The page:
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The Californian judge was right to overturn the law legalizing physician-assisted suicide.
In a few days, killing oneself in California may become a little harder. At least if one wishes to enlist a doctor’s help.
In 2015, California became the fifth state in the nation to legalize physician-assisted suicide, allowing terminally ill patients to request lethal medications from their doctors. On Tuesday, though, a Riverside County judge overturned the state law, the End of Life Option Act, because it was illegally passed during a special session dedicated to healthcare issues. The court gave the state attorney general five days to file an appeal to keep the law in place.
From a strictly personal autonomy perspective, it is hard to argue that a person shouldn’t have the right to kill himself. We’re all allowed to make many choices about the directions of our lives, and so if someone wishes to set himself on the path to a (literal) dead end, what business is it of anyone else? And if another person, be she a carpenter or a doctor, can be of help, why not? (There is, of course, that troublesome Hippocratic Oath, but it also eschews abortion, so Hippocrates isn’t really a player anymore.)
A fundamental of Jewish thought is that human life, no matter how compromised, is invaluable.
Assisted suicide is legal in at least 10 countries. In the Netherlands, 3,136 people were provided a lethal cocktail in 2010 alone; and each year since 2005, “palliative sedation” has brought 15,000 people a year to unnatural deaths, according to the Royal Dutch Medical Association.
But legalized assisted suicide opens a Pandora’s box of horribles.
There are the pressures patients might feel from doctors or family members to choose to end their lives; the fact that health care delivery systems tend to discriminate against the poor, handicapped and elderly; exploitation of the psychological vulnerability of the severely ill; and, of course, the risk of misdiagnoses. Suicide is not a reversible decision.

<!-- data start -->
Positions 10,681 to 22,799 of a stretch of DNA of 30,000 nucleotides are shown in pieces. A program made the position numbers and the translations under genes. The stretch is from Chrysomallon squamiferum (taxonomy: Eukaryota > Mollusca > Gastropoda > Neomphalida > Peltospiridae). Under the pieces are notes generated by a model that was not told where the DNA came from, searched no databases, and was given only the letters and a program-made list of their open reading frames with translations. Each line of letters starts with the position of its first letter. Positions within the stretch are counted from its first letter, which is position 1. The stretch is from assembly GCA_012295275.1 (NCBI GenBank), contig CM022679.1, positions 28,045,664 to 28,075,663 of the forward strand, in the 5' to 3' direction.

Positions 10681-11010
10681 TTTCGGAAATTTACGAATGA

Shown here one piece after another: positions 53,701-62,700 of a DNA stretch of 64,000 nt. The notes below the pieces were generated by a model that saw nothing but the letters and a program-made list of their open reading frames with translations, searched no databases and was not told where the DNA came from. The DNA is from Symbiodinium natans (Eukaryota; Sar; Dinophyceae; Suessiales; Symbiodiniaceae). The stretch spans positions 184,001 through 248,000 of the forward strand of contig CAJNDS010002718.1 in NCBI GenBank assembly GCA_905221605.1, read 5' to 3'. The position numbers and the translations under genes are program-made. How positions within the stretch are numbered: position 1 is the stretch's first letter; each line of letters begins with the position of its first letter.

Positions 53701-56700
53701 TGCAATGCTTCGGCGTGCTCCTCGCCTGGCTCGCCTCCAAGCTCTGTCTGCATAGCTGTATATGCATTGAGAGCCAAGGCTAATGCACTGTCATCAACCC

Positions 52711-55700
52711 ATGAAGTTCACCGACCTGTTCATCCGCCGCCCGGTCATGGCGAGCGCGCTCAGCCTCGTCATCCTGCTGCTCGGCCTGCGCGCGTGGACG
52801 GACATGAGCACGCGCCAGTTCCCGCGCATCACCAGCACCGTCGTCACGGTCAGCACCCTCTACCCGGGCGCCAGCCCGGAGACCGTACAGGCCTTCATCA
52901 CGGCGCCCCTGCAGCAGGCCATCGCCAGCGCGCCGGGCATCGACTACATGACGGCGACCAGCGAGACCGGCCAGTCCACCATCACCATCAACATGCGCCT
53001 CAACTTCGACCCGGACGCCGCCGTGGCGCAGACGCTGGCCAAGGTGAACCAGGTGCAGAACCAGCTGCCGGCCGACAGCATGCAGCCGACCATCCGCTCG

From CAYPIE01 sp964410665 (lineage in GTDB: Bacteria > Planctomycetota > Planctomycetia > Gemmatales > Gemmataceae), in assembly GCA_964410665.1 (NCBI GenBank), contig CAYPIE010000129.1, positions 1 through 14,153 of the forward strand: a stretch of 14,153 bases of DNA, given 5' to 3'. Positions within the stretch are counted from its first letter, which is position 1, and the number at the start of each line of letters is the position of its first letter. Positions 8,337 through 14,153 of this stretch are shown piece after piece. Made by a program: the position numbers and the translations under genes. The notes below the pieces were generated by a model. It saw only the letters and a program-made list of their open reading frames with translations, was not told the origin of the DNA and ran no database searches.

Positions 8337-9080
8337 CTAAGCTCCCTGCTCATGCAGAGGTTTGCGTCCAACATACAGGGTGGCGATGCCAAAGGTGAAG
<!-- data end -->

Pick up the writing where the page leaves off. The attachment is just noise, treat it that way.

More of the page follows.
And, at least in the eyes of Jewish tradition, it is one that should not be contemplated. Because a fundamental of Jewish thought is that human life, no matter how compromised, is invaluable.
When I think about suicide (the topic, that is; I cherish life), I am reminded of the saga of a young Jewish man who, many years ago, in a swimming accident, became a quadriplegic.
The suddenly handicapped athlete told the late Rabbi Noah Weinberg, from whom I heard his story, that he had considered his condition a fate more devastating than death.
Hampered now not only from swimming but from so much as scratching an itch on his own, he decided to kill himself. But he couldn’t do so without help. And no one would help him.
Frustrated by his inability to check out, he was forced, so to speak, to check in – inward, to a world of thought and ideas. Pushed from a universe of action, he entered one of mind.
If his life is indeed now worthless, he reflected, then was swimming and scratching literal and figurative itches really all that defined its meaning before?
That question led him to the realization that a truly meaningful life is independent of a physically active one. He came to the conclusion that the ability to think, to study, to pray, to resolve, to regret, to love, to forgive were the most truly valuable things in life. And not one of them requires good health or physical movement. Later, he mused that his paralysis had in a way been a gift; without it, he would have remained a mere swimmer.
No one likes to contemplate his or her final moments in this world. But it’s unlikely that any of us will picture ourselves focused in extremis on ski slopes, swimming, or regattas. What will matter as we prepare to take our leave will be things considerably less physical.
Peter Singer, the famed professor of bioethics at Princeton University’s Center for Human Values, who has proposed the termination (even without niceties like consent) of what he calls “miserable beings” – people whose lives he deems devoid of pleasure – was asked by The New York Times a few years back what idea, value or institution the world takes for granted today he thinks may disappear in the next few decades. He responded: “The traditional view of the sanctity of human life.”
Unfortunately, the disappearing act has begun.